ANZAC Day Service
ANZAC Day Service - Recent News - News and Events - Papakura High School
Kaitiaki whānau Te Aroha Neal presented her speech at the Papakura ANZAC Day Service Civil Ceremony, you can read this below.
Respect. Appreciation. Gratitude. Opportunity. Terms like these come up and are posted on social media by youth often. But, how many of us really, truly understand what these terms are on a day of remembrance like today? Today is when we all acknowledge our past, respect our soldiers, remember the opportunities that are given to us and to be grateful for our lives today. We acknowledge today in simple terms, ‘lest we forget’. But what else do we acknowledge today for? ANZAC day is commonly known as a public holiday, a day off school, a day off work, a day of freedom. However, there are more important lessons that the youth of today can learn from remembering the ANZAC soldiers.
Back in the 1900’s, every man and every woman's life was limited. They lived a life where if they grew up on the farm, they would most probably grow to be a farmer because that was one of few, if only, options they had. They didn’t have many opportunities to change their life. Where a woman would most likely be ‘stay at home mum’, someone who was only ever going to clean the house and look after the kids. A life that was limited from the moment they were born.
When the opportunity was thrown at the young men of Aotearoa to “travel the world”, to pursue an adventure that would potentially fill an emptiness inside of them, I can see why they would be intrigued and interested at such an opportunity. Walking by in the streets and seeing propaganda posters, selling lies, manipulating men into thinking that an opportunity to fight in a war was a way to see the world, when majority of those men would see death. Many were lead to believe that if they take this opportunity it would be the experience of a lifetime, when in reality for some, it would ruin it and cause such a ripple effect within their families and communities.
Due to such painful and gruesome circumstances that our ancestors had to endure, our generation has forgotten one of the most important values of a person, the heart of being grateful for what we have today. Some of our soldiers falling for the lies of the government but also our warriors who understood and looked through the lies and still joined a fight, they joined a war. Our generation forget the bravery of the soldiers, their sacrifice of their family and the everlasting thought of never returning home plaguing their mind as long as they were alive. We forget the lifestyle they endured for months at a time: living in trenches filled with dirt and grime, hanging out with their neighbours Mr and Mrs Rat, stealing food from their soldier friends. They endured days without food or they would live off stale bread, mouldy cheese and contaminated water. While that was during times of combat, we do not always understand the aftermath of the war. Surviving soldiers were able to come home, but many of them brought the effects of war home with them. Many men that were once outgoing and bubbly became affected by things such as PTSD, living with stress, nightmares, and slowly lost who they used to be. The youth of today forget these things because we ourselves have not had to endure this kind of life.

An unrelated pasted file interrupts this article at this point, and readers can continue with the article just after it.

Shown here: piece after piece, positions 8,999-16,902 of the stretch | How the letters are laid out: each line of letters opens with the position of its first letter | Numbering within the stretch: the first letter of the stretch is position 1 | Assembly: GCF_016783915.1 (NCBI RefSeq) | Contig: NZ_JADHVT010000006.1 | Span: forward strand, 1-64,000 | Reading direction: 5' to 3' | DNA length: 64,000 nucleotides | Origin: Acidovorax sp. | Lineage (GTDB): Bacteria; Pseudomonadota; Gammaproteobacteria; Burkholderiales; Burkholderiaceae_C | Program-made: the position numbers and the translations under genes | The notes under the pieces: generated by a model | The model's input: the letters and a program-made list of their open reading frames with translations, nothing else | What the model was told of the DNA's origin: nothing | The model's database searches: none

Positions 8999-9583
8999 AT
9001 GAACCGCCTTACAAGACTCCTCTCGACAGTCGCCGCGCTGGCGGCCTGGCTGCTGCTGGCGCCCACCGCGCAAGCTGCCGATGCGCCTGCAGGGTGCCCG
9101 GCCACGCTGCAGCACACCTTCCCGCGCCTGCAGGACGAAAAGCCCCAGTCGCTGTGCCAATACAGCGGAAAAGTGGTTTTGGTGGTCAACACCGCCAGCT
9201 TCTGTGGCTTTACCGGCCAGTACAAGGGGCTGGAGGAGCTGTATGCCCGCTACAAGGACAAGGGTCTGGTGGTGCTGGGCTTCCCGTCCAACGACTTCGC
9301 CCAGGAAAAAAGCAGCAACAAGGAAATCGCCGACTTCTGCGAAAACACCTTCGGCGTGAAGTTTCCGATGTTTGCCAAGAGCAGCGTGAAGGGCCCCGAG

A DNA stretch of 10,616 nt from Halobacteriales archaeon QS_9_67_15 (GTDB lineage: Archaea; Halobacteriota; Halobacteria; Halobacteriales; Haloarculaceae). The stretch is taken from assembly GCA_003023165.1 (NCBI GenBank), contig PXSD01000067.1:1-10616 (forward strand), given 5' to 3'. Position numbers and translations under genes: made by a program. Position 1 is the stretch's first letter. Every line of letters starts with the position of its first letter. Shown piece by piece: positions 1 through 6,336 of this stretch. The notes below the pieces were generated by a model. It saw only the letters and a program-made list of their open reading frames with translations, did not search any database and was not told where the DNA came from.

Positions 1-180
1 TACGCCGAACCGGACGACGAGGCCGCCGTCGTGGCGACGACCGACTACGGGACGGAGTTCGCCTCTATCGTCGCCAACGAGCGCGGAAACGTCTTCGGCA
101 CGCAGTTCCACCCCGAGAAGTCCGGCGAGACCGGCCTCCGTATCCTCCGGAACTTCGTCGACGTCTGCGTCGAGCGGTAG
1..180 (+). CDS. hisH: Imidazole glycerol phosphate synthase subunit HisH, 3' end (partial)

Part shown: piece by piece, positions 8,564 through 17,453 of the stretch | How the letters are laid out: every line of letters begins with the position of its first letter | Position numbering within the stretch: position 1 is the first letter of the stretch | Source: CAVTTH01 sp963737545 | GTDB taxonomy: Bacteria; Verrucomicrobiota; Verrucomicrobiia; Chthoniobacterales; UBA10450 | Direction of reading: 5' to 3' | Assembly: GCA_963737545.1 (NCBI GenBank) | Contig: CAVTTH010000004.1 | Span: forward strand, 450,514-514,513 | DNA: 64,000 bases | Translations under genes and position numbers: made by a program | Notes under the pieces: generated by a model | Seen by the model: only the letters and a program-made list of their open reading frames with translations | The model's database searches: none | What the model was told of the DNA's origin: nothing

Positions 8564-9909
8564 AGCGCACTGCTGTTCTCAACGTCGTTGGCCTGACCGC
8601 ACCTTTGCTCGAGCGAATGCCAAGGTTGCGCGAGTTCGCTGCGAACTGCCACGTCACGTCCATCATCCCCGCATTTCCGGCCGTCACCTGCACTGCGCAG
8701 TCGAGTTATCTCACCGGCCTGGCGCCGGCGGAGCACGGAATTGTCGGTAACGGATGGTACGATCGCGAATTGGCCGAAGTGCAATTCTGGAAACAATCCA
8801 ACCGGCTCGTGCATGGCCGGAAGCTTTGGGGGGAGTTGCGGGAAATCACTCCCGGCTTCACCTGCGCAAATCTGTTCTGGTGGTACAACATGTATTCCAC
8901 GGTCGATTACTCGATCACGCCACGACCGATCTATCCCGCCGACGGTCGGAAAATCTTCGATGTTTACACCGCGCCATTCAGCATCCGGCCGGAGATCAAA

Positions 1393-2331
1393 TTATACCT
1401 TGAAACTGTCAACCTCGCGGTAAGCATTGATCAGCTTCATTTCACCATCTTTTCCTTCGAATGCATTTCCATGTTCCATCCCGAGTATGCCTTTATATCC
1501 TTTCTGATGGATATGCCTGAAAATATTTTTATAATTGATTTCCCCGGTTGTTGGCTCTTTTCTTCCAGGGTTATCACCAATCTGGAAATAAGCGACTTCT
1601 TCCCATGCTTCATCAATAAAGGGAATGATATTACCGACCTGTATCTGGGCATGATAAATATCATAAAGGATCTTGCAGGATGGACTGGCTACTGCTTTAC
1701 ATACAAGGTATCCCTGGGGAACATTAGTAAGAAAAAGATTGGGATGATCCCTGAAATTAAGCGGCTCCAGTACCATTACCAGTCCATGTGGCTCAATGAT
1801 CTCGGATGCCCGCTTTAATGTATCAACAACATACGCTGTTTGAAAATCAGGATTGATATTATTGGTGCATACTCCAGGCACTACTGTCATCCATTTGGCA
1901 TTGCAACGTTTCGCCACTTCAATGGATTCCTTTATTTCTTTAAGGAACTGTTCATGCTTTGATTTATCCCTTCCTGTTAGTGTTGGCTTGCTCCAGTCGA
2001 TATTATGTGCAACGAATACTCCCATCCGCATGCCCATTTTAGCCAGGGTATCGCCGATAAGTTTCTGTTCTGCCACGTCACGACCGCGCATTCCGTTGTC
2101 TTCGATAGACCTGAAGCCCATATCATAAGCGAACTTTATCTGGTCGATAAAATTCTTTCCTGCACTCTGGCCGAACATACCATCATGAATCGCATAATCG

The pain that our soldiers lived with have lead us to our lives that we have today. We need to remember, cherish and acknowledge what has happened in our past so that we value the present. We need to remind our generation that the blood, sweat and tears shed from our warriors is the reason why we have what we have today. Our technology, our families, our freedom to choose what lives we want to live, freedom to take advantage of the many opportunities that are waiting to be upheld. We are the products of our past and we forget that our rich history has lead us to our lives today. Our ancestors rarely had opportunities during their time, especially during their time of grief and pain, whereas our time now is filled with so many opportunities to explore and discover; to reach our full potential. We have the privilege to live life to the fullest and to make everyday worth living.
Kia Rangatira; Be a leader; Strive to be the best. Use today and every other after this as an opportunity to be better. Take the time to appreciate that what surrounds us is because of lessons learnt from our past so we do not live such dull lives. Live life that is filled with experiences, but never forget the story of the past that leads us to where we are today. Acknowledge, appreciate and remember the story of ANZAC. Acknowledge our soldier warriors and make them proud of what has come of today, learn from the mistakes of the past and do different from what has happened. Show gratitude towards that period of time, and continue to use it as a learning path; to be more than what others think our generation can be. But until we fully realise, lest we forget.